TV & Movies

Twitter Thinks Netflix Is “Diabolical” For Its Upcoming Blockbuster Sitcom

“Netflix creating a series about blockbuster is some next level rubbing of salt in a wound.”

Melissa Fumero and Randall Park star in Netflix's upcoming 'Blockbuster' sitcom.
Ricardo Hubbs/Netflix

Thanks to Netflix, the days of video stores like Blockbuster are all but gone — or at least they were. Come November, users will be able to revisit them in the streamer’s new comedy series inspired by its vanquished business rival. It’s a development that some people on Twitter are still struggling to process, even as Netflix announced the premiere date of Blockbuster the sitcom on Aug. 26.

As you may recall, back when Netflix was still finding its way in the early 2000s, the brick-and-mortar video rental chain was thriving; at its peak in 2004, there were more than 9,000 Blockbuster locations around the world and the company saw nearly $6 billion in revenue. Then, as web video picked up, Netflix emerged as a major rival and eventually played a huge role in Blockbuster’s eventual bankruptcy.

It’s this history that has Twitter buzzing about the Netflix sitcom, which follows Timmy Yoon (Randall Park) and his co-workers at the last Blockbuster Video in America. For a lot of people, the decision to make the series was super harsh. “Netflix creating a series about blockbuster is some next level rubbing of salt in a wound,” one person tweeted. Others went so far as to describe it as flat-out “diabolical” or “sinister.” Another even referenced “those movies where a killer wears their victim’s skin,” quipping, “Totally unrelated, there’s a Netflix comedy about blockbuster coming out.”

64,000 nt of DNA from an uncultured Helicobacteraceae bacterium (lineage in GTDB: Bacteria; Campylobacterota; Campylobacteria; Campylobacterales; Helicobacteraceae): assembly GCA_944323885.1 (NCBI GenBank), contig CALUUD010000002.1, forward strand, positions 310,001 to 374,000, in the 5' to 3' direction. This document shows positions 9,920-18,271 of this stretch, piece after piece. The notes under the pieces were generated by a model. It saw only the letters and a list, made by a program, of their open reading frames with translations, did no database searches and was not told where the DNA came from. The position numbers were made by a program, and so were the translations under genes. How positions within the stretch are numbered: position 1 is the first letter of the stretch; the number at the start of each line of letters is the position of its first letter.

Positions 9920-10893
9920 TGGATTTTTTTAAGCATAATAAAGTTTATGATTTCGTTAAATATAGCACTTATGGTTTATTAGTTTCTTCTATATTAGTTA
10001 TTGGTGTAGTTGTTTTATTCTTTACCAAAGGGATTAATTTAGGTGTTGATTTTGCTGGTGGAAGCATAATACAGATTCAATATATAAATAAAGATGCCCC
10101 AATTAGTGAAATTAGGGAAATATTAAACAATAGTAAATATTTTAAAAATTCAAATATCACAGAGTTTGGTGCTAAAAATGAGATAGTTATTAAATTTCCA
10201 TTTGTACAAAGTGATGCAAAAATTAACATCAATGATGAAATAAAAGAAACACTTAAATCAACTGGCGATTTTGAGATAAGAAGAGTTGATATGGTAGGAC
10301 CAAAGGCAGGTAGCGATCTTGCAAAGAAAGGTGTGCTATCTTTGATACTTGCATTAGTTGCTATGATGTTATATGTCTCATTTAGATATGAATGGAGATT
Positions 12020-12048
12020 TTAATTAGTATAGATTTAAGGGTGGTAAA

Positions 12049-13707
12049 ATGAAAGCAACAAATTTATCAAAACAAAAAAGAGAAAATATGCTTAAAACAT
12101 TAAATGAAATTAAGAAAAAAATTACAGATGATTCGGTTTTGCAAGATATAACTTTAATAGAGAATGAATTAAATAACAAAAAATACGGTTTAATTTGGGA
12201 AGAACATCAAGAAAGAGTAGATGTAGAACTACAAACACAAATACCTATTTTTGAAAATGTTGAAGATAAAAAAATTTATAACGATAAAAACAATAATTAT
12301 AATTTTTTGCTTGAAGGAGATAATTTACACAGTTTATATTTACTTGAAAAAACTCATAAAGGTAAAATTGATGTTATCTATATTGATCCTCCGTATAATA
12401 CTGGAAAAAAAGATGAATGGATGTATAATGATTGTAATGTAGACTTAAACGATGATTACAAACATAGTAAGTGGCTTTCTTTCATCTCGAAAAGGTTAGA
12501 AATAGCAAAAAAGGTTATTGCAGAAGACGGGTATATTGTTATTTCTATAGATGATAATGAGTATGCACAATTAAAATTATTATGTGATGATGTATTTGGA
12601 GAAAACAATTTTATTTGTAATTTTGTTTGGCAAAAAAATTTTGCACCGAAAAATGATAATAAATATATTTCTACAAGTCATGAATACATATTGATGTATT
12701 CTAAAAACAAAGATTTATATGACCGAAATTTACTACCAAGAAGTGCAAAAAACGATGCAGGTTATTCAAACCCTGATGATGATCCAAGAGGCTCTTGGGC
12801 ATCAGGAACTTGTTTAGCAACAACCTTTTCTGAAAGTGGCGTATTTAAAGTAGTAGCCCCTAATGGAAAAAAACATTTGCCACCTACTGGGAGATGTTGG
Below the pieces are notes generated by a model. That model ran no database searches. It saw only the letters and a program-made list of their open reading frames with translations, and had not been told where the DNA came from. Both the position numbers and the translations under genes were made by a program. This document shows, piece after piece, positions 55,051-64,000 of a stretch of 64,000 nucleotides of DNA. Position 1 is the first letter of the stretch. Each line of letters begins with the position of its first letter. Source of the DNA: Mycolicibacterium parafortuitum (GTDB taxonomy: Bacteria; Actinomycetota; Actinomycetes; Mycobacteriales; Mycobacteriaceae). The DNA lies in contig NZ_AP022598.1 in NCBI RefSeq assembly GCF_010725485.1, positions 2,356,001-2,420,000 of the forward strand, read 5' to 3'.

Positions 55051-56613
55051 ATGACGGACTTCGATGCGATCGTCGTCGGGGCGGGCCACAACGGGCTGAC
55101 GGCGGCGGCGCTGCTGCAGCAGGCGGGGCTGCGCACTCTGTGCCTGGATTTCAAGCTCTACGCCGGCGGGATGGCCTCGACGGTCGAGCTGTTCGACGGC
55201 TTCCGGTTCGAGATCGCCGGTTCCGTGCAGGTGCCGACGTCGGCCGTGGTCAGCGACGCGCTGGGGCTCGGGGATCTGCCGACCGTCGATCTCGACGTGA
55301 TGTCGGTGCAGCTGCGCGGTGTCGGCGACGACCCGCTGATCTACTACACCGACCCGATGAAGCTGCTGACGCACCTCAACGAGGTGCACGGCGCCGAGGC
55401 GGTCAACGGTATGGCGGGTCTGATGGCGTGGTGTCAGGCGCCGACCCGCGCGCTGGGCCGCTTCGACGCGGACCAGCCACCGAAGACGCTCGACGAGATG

Many people were very surprised by the turn of events. “Oh man. Netflix destroying Blockbuster and then making a Netflix show about Blockbuster is a bold flex no one was expecting,” one person wrote. Another called it “a power move and a half.”

The irony and perceived pettiness were too much for some people not to appreciate. One Twitter user even ventured to dub it “the funniest irony of this year,” and a chef’s kiss GIF said it all for someone else. Yet another added, “Netflix making a show about blockbuster after absolutely obliterating them from the earth is the type of success I believe we should all thrive for in life.”

Netflix has actually looked at the chain’s fight to stay alive in the past. It already offers the 2020 documentary The Last Blockbuster, which “reveals the real story of Blockbuster’s demise, and how one last location in Oregon keeps the spirit of a bygone era live.” Similarly, the sitcom will follow the employees’ “fight to stay relevant.” The synopsis adds, “The only way to succeed is to remind their community that they provide something big corporations can’t: human connection.”

Maybe Blockbuster will be able to thrive on Netflix when it arrives on Nov. 3.